Netflix to Crack Down on Proxy Streaming

January 19, 2016 | Elizabeth Knowles

Photo of remote control with Netflix button
Photo credit: Brian Cantoni/Flickr (CC BY 2.0)

No more watching content from another country.

The Internet is one of those amazing things that crosses borders and levels the playing field around the world. The sites that some users can visit are limited by their governments, but other than that, the Internet is universal. Anyone with a computer or smartphone can access free information.

However, copyright law sometimes gets in the way. Not all licensing agreements are valid across borders, and companies like Netflix have to respect that when they sell the ability to watch certain shows and movies. Thus, the Netflix content available in different regions around the world varies immensely — a viewer in Australia or even Canada will not be able to watch the same content as an American viewer.

This can get frustrating, so many consumers get around the barriers by using a Virtual Private Network (VPN) or a proxy service. Both of these tools work by convincing the sites you visit that you are located in a different country. That sounds fairly harmless, right? After all, you could be traveling. Netflix isn’t convinced.

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After expanding their availability to more than 130 countries in early January, Netflix has now announced that they will be cracking down on the use of proxies, and that they will be taking measures to insure that viewers can only watch content that is available in their region.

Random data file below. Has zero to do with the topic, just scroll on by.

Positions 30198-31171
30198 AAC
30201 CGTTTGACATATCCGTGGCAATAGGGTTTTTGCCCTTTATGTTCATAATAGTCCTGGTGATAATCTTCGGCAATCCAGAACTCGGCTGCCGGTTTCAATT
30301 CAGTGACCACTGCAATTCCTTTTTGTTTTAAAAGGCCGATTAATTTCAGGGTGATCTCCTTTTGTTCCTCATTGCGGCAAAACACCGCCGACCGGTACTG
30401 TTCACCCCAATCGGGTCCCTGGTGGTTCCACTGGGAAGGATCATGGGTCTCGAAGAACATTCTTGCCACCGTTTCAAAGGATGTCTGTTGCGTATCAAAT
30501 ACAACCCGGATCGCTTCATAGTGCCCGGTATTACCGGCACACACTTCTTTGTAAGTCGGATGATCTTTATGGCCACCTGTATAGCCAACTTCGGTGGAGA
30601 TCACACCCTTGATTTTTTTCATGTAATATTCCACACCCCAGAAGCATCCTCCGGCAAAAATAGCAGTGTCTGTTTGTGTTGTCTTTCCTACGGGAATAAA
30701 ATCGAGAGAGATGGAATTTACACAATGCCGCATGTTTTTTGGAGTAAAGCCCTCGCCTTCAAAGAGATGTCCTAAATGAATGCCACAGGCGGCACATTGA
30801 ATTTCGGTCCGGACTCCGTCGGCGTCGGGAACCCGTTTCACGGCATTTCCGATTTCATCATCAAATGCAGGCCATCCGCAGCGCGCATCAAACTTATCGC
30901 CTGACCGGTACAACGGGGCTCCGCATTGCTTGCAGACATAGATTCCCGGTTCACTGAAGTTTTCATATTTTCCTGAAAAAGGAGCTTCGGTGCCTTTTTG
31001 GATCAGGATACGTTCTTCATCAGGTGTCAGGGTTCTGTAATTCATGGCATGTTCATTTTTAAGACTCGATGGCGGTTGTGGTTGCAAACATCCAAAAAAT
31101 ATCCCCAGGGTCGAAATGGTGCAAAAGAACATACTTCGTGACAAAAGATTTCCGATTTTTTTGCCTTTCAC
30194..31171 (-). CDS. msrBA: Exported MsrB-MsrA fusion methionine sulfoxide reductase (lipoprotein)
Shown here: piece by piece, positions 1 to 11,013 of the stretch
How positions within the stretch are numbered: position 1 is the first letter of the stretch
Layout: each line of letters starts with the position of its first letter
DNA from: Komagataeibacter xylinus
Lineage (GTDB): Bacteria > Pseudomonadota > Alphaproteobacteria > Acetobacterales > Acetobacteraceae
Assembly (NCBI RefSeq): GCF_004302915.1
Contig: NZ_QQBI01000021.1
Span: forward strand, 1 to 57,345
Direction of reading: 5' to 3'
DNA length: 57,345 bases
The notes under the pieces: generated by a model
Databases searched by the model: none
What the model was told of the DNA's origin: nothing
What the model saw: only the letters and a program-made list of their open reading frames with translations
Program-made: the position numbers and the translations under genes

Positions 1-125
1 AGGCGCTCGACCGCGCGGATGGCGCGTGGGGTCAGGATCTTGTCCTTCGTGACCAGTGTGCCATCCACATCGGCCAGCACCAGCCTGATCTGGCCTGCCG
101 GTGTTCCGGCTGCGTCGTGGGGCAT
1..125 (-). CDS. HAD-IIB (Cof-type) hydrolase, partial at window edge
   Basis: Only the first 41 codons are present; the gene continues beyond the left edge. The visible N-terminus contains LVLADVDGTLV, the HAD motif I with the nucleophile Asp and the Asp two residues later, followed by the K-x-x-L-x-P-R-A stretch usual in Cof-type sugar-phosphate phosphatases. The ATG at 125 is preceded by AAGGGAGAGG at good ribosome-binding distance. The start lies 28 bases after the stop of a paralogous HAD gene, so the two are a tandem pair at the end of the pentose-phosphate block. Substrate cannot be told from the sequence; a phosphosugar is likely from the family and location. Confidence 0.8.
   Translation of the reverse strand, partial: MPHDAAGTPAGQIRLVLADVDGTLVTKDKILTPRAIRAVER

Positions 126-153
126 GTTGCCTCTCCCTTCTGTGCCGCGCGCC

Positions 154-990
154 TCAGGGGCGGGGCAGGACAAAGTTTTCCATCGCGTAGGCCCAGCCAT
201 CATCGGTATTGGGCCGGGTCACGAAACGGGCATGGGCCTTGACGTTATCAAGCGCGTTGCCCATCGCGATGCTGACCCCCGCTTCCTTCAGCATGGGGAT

“That means in coming weeks, those using proxies and unblockers will only be able to access the service in the country where they currently are. We are confident this change won’t impact members not using proxies,” said David Fullagar, vice president of Netflix content delivery architecture. BBC reports that those using VPNs should not be affected.

Netflix told BBC: “Our terms of service state that you are not allowed to virtually cross borders because of content licensing systems." This is not something new.

"If all of our content were globally available, there wouldn't be a reason for members to use proxies or 'unblockers' to fool our systems into thinking they're in a different country than they're actually in," said Fullagar. But that isn’t the case. They are continuing to work to try to make content more widely available — it is to their advantage if people watch more shows on their site and continue to pay for the service — but universal content won’t happen overnight.

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